Get fit for cricket by playing cricket (almost) | Cricket coaching, fitness and tips

Get fit for cricket by playing cricket (almost)

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This is the 3rd in the "Principles of Cricket Fitness" series. To go to Part 1 click here.

It's been said before and will be said again: The best way to get fit for cricket is by playing cricket.

That, in a nutshell, is the principle of "specificity": Your body adapts to demand put on it in a highly specific way.

It's why runners can't run faster by training on a bike and why cricketers will not get any better at cricket by jogging for miles. It just doesn't happen on the pitch in the same way.

So when given the option, the best form of fitness will always be the closest you can get to actually playing cricket.


You see there is a notable exception to this rule that makes the basis of most strength, power and speed training for cricket.

According to training expert Mike Boyle, most power based team sports (cricket included) have certain actions that are almost identical: sprinting, jumping, changing direction quickly and striking are far more similar than different.

That means there are certain exercises that are not cricket-specific but still highly important for cricketers. After all, if you can run fast you can run fast playing cricket, hockey, football or chasing the bus.

This might seem contradictory: Sprint training, core stability, mobility work or lifting weights may not seem to have any use to cricket because the law of specificity. In fact, they are sport specific rather than cricket specific. For example, if you train to run fast, you will be able to steal more quick singles.

So while playing as much as possible is your number one priority. If you want to be the best you can be on the field, find time to improve your sport specificity too.

To go to part 4 of the "Principles of Cricket Fitness" series, click here

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[...] for free to my RSS feed. Thanks for visiting!To improve your cricket power you need to train in a highly specific way. That means doing exercises and routines that strengthen your whole body in ways that can be [...]

[...] do need to play cricket because fitness is highly specific. You can’t just do weight training. You need to be athletic, fast and mobile and that means [...]

[...] cricket? The fitness requirements of cricket Principles of Cricket Fitness: Progressive Overload Principles of Cricket Fitness: Specificity Principles of Cricket Fitness: Reversibility Other Principles of Cricket Fitness First steps to [...]

At first, I thought cricket is an easy game and does not really help or boost our fitness. But after reading your article, it really open up my eyes. Especially when you mentioned crickets have a combination on sprinting, jumping, changing direction quickly and striking.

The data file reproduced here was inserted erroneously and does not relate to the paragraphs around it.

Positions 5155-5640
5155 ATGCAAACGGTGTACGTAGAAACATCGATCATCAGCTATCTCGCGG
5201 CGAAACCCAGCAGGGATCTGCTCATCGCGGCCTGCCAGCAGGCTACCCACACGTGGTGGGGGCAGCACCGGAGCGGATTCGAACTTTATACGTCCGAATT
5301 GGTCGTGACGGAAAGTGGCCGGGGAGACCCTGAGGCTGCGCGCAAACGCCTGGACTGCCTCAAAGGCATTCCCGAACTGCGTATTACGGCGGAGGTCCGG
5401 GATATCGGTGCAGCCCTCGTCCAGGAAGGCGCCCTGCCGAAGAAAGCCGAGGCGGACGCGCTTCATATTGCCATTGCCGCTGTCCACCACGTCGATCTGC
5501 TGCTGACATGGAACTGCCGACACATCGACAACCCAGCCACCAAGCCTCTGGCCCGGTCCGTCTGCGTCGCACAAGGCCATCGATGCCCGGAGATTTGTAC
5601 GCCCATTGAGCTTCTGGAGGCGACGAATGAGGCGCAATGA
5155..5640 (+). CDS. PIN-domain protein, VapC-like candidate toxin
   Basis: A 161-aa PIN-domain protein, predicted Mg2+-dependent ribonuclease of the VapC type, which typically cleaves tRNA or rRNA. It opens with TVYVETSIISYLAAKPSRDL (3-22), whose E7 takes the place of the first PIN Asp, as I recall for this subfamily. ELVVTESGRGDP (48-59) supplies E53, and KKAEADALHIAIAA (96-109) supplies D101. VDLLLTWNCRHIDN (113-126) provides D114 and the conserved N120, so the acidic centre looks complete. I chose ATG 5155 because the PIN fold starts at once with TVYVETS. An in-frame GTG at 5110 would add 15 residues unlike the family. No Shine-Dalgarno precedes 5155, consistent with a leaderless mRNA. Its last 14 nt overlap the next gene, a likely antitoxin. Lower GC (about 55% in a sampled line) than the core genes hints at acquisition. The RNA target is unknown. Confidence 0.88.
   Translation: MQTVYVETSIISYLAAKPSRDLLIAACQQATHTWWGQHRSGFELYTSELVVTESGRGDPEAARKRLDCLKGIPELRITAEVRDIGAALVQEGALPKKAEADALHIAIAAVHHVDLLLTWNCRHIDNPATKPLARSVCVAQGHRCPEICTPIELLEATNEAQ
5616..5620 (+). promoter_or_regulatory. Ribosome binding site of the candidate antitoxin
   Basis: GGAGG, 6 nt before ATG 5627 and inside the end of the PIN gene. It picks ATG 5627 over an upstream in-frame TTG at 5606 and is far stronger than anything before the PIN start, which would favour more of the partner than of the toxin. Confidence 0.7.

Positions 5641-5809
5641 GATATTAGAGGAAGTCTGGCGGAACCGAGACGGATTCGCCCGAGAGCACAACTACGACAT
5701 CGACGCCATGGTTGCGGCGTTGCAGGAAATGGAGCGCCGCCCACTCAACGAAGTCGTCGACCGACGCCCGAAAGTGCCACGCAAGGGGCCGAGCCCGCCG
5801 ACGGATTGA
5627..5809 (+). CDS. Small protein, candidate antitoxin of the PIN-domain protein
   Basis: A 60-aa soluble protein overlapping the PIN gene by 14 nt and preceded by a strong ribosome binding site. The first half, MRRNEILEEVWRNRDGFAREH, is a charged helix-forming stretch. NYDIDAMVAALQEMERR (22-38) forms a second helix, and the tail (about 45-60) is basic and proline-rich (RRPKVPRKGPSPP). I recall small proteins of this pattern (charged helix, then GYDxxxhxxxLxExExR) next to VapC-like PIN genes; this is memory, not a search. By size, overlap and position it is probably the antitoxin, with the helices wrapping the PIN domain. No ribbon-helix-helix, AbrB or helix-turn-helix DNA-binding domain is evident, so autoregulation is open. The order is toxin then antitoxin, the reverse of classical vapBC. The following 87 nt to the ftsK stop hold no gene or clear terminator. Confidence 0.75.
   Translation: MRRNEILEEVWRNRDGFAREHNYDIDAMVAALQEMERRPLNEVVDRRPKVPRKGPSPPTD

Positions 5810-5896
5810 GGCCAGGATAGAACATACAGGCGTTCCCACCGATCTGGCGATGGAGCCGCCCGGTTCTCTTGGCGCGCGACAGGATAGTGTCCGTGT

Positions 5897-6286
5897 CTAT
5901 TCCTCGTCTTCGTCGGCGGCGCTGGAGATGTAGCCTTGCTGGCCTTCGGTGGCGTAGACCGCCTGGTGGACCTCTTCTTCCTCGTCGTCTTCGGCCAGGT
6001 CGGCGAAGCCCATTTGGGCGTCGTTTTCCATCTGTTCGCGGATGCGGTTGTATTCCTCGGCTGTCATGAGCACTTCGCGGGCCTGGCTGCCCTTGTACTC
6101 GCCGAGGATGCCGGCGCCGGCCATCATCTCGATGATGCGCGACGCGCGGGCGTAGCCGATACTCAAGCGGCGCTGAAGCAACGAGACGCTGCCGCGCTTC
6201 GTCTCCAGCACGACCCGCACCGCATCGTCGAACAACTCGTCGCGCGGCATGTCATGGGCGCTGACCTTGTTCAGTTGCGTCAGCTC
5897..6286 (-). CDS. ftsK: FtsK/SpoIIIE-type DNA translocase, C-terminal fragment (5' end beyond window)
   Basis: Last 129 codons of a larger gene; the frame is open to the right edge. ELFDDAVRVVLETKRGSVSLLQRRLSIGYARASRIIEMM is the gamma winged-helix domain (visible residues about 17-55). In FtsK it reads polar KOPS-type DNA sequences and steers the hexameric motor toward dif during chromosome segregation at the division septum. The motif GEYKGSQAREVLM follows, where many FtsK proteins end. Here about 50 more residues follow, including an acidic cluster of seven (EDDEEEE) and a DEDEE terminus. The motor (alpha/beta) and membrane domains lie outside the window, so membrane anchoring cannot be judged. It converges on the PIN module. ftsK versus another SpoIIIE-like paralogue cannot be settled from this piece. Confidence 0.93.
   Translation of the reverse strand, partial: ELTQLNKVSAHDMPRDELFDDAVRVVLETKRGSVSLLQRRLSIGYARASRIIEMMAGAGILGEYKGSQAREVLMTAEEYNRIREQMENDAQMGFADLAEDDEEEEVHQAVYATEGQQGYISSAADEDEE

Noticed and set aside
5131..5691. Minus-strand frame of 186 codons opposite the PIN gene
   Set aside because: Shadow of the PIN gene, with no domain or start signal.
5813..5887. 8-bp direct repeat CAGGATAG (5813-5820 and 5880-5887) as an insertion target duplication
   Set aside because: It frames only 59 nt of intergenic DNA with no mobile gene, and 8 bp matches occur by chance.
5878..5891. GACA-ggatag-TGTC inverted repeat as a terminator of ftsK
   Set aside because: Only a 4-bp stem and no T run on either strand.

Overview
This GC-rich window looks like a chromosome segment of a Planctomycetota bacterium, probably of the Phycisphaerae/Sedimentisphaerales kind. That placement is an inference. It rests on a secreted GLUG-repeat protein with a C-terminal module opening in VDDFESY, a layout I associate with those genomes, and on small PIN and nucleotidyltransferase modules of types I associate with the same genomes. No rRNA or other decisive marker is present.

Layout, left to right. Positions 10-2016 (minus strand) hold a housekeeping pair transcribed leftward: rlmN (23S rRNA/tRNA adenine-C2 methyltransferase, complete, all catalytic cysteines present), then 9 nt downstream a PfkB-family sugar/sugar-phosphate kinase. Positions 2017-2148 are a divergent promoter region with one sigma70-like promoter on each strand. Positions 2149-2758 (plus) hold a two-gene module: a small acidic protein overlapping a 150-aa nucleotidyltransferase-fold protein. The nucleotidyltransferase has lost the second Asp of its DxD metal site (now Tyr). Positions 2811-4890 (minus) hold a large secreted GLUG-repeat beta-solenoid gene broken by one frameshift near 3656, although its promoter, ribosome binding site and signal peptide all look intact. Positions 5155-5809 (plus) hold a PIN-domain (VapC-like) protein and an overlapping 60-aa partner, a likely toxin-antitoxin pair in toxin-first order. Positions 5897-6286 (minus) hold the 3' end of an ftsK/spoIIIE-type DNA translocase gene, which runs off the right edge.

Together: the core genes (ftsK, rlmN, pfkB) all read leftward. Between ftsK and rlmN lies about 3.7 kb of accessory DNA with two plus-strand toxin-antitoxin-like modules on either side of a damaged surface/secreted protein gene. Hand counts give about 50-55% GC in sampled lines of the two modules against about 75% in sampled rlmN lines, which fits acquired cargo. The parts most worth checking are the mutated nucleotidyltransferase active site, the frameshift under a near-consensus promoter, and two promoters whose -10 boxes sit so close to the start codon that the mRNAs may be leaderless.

Izrul , I agree. Its important to build a base of fitness for any sport.

Hi David, I love to gather more information on health & fitness. I've read a lot of articles about it and if I found it good, I will inform my subscribers. Since I don't have a lot of cricket information related to fitness, I will certainly have to gather it now. I'm sure my subscribers will be as shock as me.

I hope I can be of assistance to your subscribers Izrul.

[...] is putting a real world view on the principle of SAID: Specific Adaptation to Imposed Demand. In other words, you get better at cricket by training in cricket specific [...]

[...] is not specific there will be a certain amount that doesn’t cross over to the pitch. However, some things are universal to almost any sport: sprinting, jumping, changing direction quickly and striking are far more similar than different. [...]

[...] trick is to get your training to reflect cricket: short duration bursts of very intense activity with a long recovery [...]

Well I do agree that a good way to get fit for cricket is by playing cricket, but that's about it. Saying cricket is the best way to get fit and calling it a power sport is kind of silly. It is no more a power sport than golf, baseball, or curling. Power sports, by my definition, require near constant and intense physical activity. Some good examples are ice hockey, football, basketball, etc. Any of these will get you more fit than cricket.

Greg, some interesting points you make there. For me it depends how you define power. Power in cricket terms is speed plus strength in short bursts: sprinting, striking, throwing and bowling. Your definition of power would be closer to high intensity intervals. Something you see less of in cricket terms.

You say ice hockey and the like will get you more fit. It won't get you more fit for cricket though.

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